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Eur Urol. 2018 Jul 7. pii: S0302-2838(18)30446-9. doi: 10.1016/j.eururo.2018.06.021. [Epub ahead of print]

Genome-wide Scan Identifies Role for AOX1 in Prostate Cancer Survival.

Author information

1
Icahn Institute for Genomics and Multiscale Biology and Department of Genetics and Genomic Sciences, Icahn School of Medicine at Mount Sinai, New York, NY, USA.
2
Department of Epidemiology and Biostatistics, Memorial Sloan Kettering Cancer Center, New York, NY, USA.
3
Department of Clinical Sciences, Malmö, Lund University, Malmö, Sweden.
4
Department of Biobank Research, Umeå University, Umeå, Sweden; Department of Surgical Sciences, Uppsala University, Uppsala, Sweden.
5
Department of Public Health and Clinical Medicine, Nutritional Research, Umeå University, Umeå, Sweden.
6
Clinical Research Center, Karolinska University Hospital, Huddinge, Sweden.
7
Department of Surgical Sciences, Uppsala University, Uppsala, Sweden.
8
Molecular Pharmacology Program, Sloan Kettering Institute, New York, NY, USA.
9
Department of Laboratory Medicine, Memorial Sloan Kettering Cancer Center, New York, NY, USA; Department of Surgery, Memorial Sloan Kettering Cancer Center, New York, NY, USA; Department of Medicine, Memorial Sloan Kettering Cancer Center, New York, NY, USA; Nuffield Department of Surgical Sciences, University of Oxford, Oxford, UK; Department of Translational Medicine, Lund University, Malmö, Sweden.
10
Icahn Institute for Genomics and Multiscale Biology and Department of Genetics and Genomic Sciences, Icahn School of Medicine at Mount Sinai, New York, NY, USA. Electronic address: robert.klein@mssm.edu.

Abstract

BACKGROUND:

Most men diagnosed with prostate cancer have low-risk cancers. How to predict prostate cancer progression at the time of diagnosis remains challenging.

OBJECTIVE:

To identify single nucleotide polymorphisms (SNPs) associated with death from prostate cancer.

DESIGN, SETTING, AND PARTICIPANTS:

Blood samples from 11 506 men in Sweden were collected during 1991-1996. Of these, 1053 men were diagnosed with prostate cancer and 245 died from the disease. Stage and grade at diagnosis and outcome information were obtained, and DNA from all cases was genotyped.

OUTCOME MEASUREMENTS AND STATISTICAL ANALYSIS:

A total of 6 126 633 SNPs were tested for association with prostate-cancer-specific survival time using a Cox proportional hazard model, adjusted for age, stage, and grade at diagnosis. A value of 1×10-6 was used as suggestive significance threshold. Positive candidate SNPs were tested for association with gene expression using expression quantitative trait locus analysis.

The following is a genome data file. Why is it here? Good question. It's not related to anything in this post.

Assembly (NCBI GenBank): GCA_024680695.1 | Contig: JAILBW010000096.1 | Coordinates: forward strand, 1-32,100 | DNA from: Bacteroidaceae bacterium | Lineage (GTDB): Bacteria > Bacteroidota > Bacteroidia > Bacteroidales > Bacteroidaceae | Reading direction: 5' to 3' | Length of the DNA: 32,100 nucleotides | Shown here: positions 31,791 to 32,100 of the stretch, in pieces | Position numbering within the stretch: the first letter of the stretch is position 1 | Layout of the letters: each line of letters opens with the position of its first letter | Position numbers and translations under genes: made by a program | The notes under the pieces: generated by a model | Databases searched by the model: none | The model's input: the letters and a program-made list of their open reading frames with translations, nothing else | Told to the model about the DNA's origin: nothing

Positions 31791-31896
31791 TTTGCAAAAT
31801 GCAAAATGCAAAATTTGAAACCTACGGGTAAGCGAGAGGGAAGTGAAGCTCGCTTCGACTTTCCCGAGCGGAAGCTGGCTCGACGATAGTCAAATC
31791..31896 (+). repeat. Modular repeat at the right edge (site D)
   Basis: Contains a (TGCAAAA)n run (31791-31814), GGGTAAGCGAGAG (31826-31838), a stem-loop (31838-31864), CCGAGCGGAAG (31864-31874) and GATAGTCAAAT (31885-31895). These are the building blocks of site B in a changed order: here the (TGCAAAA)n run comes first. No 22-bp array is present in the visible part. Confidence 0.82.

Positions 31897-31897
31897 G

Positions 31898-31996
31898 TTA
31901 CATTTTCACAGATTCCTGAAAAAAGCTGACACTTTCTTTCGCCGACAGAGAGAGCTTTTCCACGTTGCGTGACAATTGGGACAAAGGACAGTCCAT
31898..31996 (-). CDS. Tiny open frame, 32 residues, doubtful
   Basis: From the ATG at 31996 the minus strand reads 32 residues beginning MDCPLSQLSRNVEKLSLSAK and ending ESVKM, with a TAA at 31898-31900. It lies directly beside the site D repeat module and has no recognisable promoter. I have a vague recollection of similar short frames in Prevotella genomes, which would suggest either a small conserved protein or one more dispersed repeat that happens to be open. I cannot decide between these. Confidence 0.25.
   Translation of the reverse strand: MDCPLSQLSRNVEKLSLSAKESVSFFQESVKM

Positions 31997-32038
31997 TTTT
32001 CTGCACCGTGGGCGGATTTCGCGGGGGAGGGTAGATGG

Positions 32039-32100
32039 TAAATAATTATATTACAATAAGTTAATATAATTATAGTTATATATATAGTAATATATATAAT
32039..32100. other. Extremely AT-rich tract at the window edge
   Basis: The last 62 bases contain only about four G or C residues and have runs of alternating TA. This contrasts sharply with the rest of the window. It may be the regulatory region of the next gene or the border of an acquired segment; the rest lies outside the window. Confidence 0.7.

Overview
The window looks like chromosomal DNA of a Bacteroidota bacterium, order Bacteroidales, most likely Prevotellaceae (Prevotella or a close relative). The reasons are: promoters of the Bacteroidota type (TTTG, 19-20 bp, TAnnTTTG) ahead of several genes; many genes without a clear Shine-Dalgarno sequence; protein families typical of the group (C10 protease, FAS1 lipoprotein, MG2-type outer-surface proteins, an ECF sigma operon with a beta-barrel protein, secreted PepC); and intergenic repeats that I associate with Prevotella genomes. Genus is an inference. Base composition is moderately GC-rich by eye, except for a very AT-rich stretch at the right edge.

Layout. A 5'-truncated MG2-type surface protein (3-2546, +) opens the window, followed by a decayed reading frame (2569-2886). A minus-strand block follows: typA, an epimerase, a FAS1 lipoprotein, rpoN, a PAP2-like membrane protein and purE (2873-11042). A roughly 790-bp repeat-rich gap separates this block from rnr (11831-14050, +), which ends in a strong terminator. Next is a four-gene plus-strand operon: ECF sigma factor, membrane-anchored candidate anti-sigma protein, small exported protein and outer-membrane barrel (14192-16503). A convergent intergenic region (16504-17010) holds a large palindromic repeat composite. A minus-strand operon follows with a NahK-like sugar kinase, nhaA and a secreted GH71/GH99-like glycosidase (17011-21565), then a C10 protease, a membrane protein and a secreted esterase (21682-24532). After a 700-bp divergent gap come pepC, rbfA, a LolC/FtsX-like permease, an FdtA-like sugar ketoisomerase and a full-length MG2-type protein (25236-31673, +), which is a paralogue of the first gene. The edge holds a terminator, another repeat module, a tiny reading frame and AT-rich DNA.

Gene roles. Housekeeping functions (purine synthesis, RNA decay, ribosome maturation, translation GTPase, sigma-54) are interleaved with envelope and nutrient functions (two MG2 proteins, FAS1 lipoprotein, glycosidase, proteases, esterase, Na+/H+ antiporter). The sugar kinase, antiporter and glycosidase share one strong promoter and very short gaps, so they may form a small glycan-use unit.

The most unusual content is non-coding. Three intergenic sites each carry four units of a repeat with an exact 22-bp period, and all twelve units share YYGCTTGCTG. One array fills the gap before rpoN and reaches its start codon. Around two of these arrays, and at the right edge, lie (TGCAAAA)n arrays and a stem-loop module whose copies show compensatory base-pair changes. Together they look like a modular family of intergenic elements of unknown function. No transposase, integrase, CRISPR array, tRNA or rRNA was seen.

RESULTS AND LIMITATIONS:

We found 12 SNPs at seven independent loci associated with prostate-cancer-specific survival time. One of 6 126 633 SNPs tested reached genome-wide significance (p<5×10-8) and replicated in an independent cohort: rs73055188 (p=5.27×10-9, per-allele hazard ratio [HR]=2.27, 95% confidence interval [CI] 1.72-2.98) in the AOX1 gene. A second SNP reached a suggestive level of significance (p<1×10-6) and replicated in an independent cohort: rs2702185 (p=7.1×10-7, per-allele HR=2.55, 95% CI=1.76-3.69) in the SMG7 gene. The SNP rs73055188 is correlated with AOX1 expression levels, which is associated with biochemical recurrence of prostate cancer in independent cohorts. This association is yet to be validated in other ethnic groups.

CONCLUSIONS:

The SNP rs73055188 at the AOX1 locus is associated with prostate-cancer-specific survival time, and AOX1 gene expression level is correlated with biochemical recurrence of prostate cancer.

PATIENT SUMMARY:

We identify two genetic markers that are associated with prostate-cancer-specific survival time.

KEYWORDS:

AOX1; Expression quantitative trait locus; Genome-wide association study; Prostate cancer; Survival analysis

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